Considering whether switching from ADSL to FTTC

My ISP (Italy's Wind Infostrada) plans to switch off ADSL sooner or later and is now offering me an FTTC (100M) connection at the same price conditions as my current ADSL (20M). I have till the end of the week to accept or decline their offer and I'd like to make an informed decision.

I'm a longtime Openwrt home user with a somewhat complex setup:

  • external ADSL 2+ modem (a basic modem/router used as modem only, pppoe WAN connection managed by the main Openwrt router)
  • three tp-link routers with the latest openwrt (main router, an AP/switch and a WDS repeater)
  • a raspberry-like ARM webserver with letsencrypt https and DDNS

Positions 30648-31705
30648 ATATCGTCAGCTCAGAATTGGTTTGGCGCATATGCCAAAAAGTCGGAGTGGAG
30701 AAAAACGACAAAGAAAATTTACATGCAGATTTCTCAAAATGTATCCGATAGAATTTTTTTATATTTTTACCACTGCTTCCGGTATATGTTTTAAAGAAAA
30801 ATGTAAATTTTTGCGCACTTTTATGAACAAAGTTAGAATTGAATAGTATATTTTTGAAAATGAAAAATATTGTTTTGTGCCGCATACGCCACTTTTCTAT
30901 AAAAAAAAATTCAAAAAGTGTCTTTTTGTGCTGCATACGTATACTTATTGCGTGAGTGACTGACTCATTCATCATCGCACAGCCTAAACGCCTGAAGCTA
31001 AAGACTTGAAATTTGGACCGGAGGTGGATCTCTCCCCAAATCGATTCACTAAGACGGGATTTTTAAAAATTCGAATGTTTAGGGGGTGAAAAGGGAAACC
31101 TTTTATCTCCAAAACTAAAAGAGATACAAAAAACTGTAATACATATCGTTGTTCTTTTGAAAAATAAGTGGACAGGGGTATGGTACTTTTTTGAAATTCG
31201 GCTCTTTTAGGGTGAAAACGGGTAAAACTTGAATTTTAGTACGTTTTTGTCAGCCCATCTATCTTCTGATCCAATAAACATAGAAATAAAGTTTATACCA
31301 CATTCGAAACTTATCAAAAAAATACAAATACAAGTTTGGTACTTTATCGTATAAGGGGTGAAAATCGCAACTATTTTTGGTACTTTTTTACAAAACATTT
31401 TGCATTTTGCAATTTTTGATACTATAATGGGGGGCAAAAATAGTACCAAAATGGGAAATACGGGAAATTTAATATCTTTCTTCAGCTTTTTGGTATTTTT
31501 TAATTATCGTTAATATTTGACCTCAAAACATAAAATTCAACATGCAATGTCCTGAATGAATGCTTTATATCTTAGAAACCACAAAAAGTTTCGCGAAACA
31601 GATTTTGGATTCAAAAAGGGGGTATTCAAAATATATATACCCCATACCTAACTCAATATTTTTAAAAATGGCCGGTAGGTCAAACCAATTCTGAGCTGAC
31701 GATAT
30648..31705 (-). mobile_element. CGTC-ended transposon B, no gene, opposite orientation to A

• many PCs (linux, mac and win)
  • Synology NAS
  • TV and mobile stuff

I'm quite satisfied with my current setup but I will be forced to switch sooner or later so I might consider doing it now. What I'm most concerned about is:

  • I really want to use a router of my own and be its admin
  • I want to use an open firmware with all of its benefits
  • I need my webserver to be online (a low traffic dokuwiki site)

I'd need a new modem and I can choose if getting a modem/router for free from my ISP (Zyxel VMG8825-B or Dlink DVA-5592) or buy one myself and chose one supported by Openwrt. So here's a few questions:

  • does Openwrt support FTTC modems via VDSL2?
  • can I just use their modem/router as a modem only and keep my setup as is?

Any hints? Thanks!

If you are able to get a modem that supports "bridged" or "transparent" mode, then that leads to the simplest configuration -- the modem passes the DHCP information and packets directly to the OpenWrt router.